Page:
MONTREAL – There will be no compromise on the Jewish character of the public health and social services institutions historically tied to the Montreal Jewish community, the head of the provincial body that now runs most of them vowed.
Alan Maislin, board chair of the CIUSSS du Centre-Ouest de l’Ile de Montréal – more commonly, West-Central Montreal Health – said he has told Quebec Health Minister Gaétan Barrette that he will not “buckle under” when it comes to preserving the culture of the nine (soon to be 10) institutions (at 31 sites) under its administration.
Bill 10, a massive province-wide reorganization of the system, was implemented in April 2015. The Jewish General Hospital (JGH), Mount Sinai Hospital, Maimonides Geriatric Centre, Jewish Eldercare Centre and Miriam Home and Services are now managed by West-Central under a single CEO (Dr. Lawrence Rosenberg), single department heads, and a single board, whose 22 directors were appointed by Barrette in October.
Maislin, chairman of Maisliner Transport and former chair of CSSS Cavendish, was speaking May 31 at the first session of the JGH Mini-Med School, presented with the Côte St. Luc Men’s Club.
“I want to be adamant about this,” he said. “Our culture is absolutely non-negotiable. Our forefathers built these institutions. They are our heritage.”
However, Maislin stressed that the community cannot rely on the government alone to ensure Jewish character.
“This is not just about a mezuzah on the wall or kashrut. We have to be involved. If we choose not to, that’s how our institutions will disappear,” said Maislin, who was joined by West-Central’s associate executive director Francine Dupuis.
A priority of his board is keeping the community engaged, especially now that the institutions no longer have their own boards. “Thousands of volunteers are needed if we are to have an impact and effect on what happens,” he said.
The plainspoken Maislin described himself as a trucker who was surprised when Barrette “anointed” him. He is bringing to the task his business skills acquired in building an international transportation company.
Maislin is trying to maximize cost-cutting in non-clinical areas, ranging from centralizing purchasing to getting doctors to see more patients.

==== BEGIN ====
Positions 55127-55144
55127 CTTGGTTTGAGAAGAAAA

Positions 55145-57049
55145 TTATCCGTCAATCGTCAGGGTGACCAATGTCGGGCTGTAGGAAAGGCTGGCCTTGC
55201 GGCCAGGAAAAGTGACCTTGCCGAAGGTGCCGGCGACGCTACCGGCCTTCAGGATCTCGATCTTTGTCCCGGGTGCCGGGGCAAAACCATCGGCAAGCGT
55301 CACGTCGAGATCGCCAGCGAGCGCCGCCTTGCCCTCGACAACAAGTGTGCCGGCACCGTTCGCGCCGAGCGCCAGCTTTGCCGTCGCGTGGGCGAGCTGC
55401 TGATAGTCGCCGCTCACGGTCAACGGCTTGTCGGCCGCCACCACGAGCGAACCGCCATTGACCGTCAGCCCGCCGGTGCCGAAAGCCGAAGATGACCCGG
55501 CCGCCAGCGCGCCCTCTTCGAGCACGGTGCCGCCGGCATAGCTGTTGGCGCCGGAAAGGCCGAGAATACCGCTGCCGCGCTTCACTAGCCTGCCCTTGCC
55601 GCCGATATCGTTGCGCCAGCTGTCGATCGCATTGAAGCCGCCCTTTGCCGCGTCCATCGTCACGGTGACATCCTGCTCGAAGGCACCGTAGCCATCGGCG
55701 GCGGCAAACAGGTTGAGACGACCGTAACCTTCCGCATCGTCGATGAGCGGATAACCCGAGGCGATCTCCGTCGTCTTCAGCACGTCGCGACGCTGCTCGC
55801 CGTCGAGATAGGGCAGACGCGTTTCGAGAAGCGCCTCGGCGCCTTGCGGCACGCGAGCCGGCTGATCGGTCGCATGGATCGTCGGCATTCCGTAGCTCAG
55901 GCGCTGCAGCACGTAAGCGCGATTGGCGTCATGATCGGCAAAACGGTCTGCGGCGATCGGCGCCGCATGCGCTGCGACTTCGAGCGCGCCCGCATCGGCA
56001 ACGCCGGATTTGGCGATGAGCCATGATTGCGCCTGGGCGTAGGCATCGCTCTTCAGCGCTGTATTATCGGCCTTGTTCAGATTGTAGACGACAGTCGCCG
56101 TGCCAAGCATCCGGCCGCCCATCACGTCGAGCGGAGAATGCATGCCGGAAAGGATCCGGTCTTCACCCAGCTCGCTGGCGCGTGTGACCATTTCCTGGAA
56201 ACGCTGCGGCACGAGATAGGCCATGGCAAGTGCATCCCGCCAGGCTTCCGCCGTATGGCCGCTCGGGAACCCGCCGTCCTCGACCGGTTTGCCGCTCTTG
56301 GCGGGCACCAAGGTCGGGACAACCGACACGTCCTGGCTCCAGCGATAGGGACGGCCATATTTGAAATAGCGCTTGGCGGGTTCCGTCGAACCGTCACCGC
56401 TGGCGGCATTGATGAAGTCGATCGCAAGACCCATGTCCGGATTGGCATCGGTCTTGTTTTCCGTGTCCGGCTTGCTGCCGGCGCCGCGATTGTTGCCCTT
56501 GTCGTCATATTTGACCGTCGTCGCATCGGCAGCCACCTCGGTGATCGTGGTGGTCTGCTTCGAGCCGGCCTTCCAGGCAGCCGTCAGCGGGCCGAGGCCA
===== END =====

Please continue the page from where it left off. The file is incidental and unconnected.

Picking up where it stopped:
He believes that Barrette’s vision, which is to fully integrate all institutions within a given CIUSSS or CISSS (not university affiliated), is correct.
“With 55 cents of every dollar going into health care, the system needed to be fixed. Not one doctor will deny that,” he said.
West-Central manages an annual budget of more than $700 million and a staff of 9,400 for a population of 350,000 in its far-flung territory.
As Dupuis explained, removing “the walls” among institutions will provide “a seamless continuum of care,” but it will take up to 10 years to complete.
Maislin, a member of the JGH’s advisory board, addressed specific issues facing that institution, which continues to struggle with a deficit and, he believes, unfair media coverage.
Over-crowding in its new emergency department and the doubling up of patients in the new critical-care wing, Pavilion K, which was touted for having all private patient rooms, are the result the JGH’s being “a victim of its own success,” Maislin contends.
“The government does not realize that people are not stupid. They go on the Internet, and they find out where the best place to be served is,” he said. Government funding is not keeping pace with the increasing volume of patients, he said.
The JGH will accept patients no matter where they live, including off-island, he said.
The JGH ER saw more than 85,000 people in 2015, he continued, and by March of this year, it had incurred a $3-million deficit.
While the “goal” was to have only one person per room in Pavilion K, which opened in January, the capacity is two, he stated.
Maislin also pointed out that due to a lack of beds at long-term care facilities, there are about 70 patients at the JGH who would be more properly served at chronic care institutions.
Of that lack, he commented, “no one seems to care.”